Get the Stink out of Sports Gear

If your family is anything like mine, you’re familiar with the particular smell that is gathered by sports equipment by the end of a season. For one thing, you know that to call it a “smell” is an injustice — it is definitely a stench. And it may seem like the fight against that stench is one that you can’t win. You can wash those uniforms and those sweatbands in the hottest water with the strongest fabric softener. You can leave those shoes and that equipment bag out on the back porch in the coldest, darkest, dead of winter. You can throw it all out and start fresh every season. No matter what you do, it seems like the funk will always return.

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Though I think sports might always come with some funky smells, I’ve found a few ways of fighting back that bring that stench down to a manageable level, especially if you can store the equipment bags in the garage! My husband just finished up his fall softball season, so here’s what we did during the season and before storing the bag and gear away for the winter. This works best if you put a new plan in place with your sports player before the season even starts. Trust me: You don’t want to clean up a whole season’s worth of bad habits!

  1. Keep everything dry
    • You usually see this tip in relation to hockey and football padding, but those aren’t the only things that get damp. As much as we might not like to think about it, that softball glove and those cleats also get sweaty and even play through a few rain showers. Don’t let anything that gets sweaty or wet sit in an equipment bag until the next game. Between games, hang or rest these items somewhere with plenty of air circulation. Outside in the sun is best, but a garage, laundry area or mudroom will work, too. I’ve even been known to hang up the batting gloves on the clothesline!
    • Newspaper is great at wicking moisture and odor out of spaces that you can’t easily wash. Just loosely wad up a few pieces and put them in damp shoes, gloves, skates, and even padded helmets.
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  2. Regularly wash things that can’t be put in a machine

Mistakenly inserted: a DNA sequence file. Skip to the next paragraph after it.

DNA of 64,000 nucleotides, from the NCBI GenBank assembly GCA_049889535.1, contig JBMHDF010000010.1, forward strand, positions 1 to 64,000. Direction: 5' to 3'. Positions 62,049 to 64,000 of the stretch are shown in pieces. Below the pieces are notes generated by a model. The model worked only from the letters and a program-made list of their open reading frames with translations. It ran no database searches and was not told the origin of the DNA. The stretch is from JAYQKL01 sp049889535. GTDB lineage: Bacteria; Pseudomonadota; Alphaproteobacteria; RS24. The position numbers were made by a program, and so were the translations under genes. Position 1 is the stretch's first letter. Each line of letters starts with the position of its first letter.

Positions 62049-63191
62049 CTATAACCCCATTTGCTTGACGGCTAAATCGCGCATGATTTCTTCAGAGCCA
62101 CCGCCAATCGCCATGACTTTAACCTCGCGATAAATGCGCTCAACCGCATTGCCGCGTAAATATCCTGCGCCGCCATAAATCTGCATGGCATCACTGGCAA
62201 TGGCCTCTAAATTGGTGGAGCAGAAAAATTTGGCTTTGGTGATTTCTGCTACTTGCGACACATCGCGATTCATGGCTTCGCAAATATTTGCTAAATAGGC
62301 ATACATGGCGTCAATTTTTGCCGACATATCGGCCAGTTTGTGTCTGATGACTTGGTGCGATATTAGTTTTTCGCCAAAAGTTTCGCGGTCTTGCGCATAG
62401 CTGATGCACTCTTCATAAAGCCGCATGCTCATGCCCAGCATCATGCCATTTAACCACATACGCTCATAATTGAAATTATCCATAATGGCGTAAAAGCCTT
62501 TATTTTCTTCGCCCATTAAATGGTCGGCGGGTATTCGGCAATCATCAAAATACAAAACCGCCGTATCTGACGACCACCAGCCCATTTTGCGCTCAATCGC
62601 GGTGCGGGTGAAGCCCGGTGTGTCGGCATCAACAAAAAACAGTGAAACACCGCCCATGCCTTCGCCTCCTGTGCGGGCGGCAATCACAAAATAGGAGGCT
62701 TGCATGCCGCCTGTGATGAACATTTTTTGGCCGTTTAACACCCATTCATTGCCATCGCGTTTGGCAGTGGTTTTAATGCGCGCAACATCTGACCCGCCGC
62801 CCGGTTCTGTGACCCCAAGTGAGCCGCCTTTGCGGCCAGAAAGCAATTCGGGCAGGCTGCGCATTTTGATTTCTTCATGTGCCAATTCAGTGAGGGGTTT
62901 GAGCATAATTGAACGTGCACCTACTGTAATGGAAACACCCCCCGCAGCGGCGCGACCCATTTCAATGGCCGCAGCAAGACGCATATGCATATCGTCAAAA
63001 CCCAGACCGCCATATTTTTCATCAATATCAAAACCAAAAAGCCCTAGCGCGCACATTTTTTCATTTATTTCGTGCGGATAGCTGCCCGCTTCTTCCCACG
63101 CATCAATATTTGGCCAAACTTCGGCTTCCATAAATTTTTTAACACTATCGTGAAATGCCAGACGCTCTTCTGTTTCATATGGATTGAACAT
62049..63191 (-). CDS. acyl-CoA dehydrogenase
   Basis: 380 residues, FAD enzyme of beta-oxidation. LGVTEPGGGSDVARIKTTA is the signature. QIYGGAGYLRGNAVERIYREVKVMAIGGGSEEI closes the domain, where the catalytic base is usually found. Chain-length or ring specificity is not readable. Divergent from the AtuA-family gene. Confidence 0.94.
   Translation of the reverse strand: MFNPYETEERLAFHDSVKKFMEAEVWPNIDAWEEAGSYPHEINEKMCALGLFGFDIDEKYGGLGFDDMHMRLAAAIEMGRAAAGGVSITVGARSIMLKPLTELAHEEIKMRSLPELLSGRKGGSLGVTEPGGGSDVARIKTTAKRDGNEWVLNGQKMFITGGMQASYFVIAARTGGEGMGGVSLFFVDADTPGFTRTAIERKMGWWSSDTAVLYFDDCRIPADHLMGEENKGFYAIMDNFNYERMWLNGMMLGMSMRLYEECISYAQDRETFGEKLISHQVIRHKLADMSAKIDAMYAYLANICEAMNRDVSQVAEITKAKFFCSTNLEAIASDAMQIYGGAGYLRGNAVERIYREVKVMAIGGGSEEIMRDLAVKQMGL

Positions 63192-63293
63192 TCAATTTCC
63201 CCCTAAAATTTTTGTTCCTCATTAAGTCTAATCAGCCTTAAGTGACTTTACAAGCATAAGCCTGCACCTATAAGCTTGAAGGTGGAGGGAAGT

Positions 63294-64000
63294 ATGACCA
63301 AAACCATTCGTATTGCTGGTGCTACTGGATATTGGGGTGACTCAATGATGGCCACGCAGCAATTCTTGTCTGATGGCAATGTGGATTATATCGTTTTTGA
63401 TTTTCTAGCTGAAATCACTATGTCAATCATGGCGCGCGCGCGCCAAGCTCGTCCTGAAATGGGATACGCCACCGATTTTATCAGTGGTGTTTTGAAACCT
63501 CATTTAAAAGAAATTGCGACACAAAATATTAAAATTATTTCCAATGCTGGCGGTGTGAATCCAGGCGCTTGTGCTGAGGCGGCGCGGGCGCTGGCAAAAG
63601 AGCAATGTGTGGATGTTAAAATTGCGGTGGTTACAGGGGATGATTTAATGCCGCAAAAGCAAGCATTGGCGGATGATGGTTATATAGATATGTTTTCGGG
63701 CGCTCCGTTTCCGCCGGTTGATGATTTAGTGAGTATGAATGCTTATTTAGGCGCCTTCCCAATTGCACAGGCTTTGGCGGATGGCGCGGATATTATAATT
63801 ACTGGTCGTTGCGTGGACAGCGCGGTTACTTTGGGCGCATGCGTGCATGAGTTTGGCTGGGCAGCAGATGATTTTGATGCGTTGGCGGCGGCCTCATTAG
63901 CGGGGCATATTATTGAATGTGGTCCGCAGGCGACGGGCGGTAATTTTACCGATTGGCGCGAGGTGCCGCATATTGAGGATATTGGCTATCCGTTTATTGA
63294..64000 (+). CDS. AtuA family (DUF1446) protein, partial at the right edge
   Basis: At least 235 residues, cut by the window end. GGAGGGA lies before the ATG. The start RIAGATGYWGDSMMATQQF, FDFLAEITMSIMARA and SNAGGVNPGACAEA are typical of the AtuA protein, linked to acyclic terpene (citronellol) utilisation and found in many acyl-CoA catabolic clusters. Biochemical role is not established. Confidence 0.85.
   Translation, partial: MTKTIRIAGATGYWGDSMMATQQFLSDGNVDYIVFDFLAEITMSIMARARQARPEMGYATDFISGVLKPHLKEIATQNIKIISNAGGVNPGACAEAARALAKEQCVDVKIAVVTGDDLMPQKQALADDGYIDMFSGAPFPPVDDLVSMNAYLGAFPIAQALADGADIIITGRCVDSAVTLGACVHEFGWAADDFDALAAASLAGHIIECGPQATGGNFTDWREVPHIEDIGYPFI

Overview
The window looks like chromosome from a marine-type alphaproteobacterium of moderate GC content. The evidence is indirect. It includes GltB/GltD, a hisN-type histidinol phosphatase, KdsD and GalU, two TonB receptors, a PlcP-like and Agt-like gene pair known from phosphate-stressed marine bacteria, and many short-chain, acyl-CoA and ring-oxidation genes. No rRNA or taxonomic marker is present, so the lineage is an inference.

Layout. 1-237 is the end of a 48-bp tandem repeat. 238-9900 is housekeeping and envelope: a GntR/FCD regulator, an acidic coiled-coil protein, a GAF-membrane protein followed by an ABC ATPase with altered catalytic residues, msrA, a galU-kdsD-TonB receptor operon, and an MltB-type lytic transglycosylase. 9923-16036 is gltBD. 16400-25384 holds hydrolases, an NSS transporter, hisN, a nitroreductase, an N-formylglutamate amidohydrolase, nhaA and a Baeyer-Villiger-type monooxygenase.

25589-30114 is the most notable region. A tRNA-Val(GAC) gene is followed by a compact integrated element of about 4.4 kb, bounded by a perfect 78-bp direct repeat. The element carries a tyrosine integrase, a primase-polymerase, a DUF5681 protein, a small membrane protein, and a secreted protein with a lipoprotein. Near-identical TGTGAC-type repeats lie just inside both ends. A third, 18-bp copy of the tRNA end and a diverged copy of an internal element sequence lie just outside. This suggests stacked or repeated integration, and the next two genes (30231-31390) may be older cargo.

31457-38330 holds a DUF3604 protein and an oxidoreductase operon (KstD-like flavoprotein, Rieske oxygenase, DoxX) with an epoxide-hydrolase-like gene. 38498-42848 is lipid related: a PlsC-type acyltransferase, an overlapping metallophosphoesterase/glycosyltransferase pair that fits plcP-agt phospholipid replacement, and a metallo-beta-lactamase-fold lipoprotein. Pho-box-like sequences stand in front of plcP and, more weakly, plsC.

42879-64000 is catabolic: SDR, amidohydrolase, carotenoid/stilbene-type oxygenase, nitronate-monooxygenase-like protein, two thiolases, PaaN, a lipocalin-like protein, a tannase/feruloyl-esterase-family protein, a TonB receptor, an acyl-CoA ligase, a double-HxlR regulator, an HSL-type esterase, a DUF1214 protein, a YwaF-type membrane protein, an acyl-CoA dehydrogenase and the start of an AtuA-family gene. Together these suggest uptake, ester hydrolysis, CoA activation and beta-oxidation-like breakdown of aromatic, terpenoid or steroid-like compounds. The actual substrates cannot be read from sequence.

• Here’s my trusty vinegar again! Fill a spray bottle with equal parts distilled white vinegar and warm water. (Sound familiar?) Spray equipment like helmets, pads, and skates and allow it to evaporate, taking odors with it. The vinegar smell will mostly dissipate, but if your player has a sensitive nose, you can add a few drops of an essential oil to the mix. I even spray Mike’s bat down at the end of the season. This mixture is great for yoga mats, weight benches, free weights, and other exercise and sports equipment that regularly contacts sweaty skin.
  3. Don’t forget the equipment bag
    • I find that by the end of the season, Mike’s softball bag is almost as big of an offender as his cleats. All of the smelly gear gets carted back and forth between home, games and practices. As you can see, it’s a more of a rolling suitcase than a bag, so there’s no way to get it in the washer.
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    • After removing all of the equipment, sprinkle in a generous handful of baking soda and zip it closed. Let it sit at least overnight while the baking soda draws out odor.
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    • The next day, vacuum out the baking soda. For extra odor elimination, spritz the inside of the bag with your mix of equal parts vinegar and water and let it evaporate before storing the bag away. If you can, store it open to allow for air circulation between seasons.

As always, clean geeks, be careful when spraying vinegar or other cleaners on untested surfaces. You may want to avoid spraying directly on pads, grips and other soft surfaces that could be damaged by cleaners.

So what sports do you and your family play? What do you do to keep the equipment clean?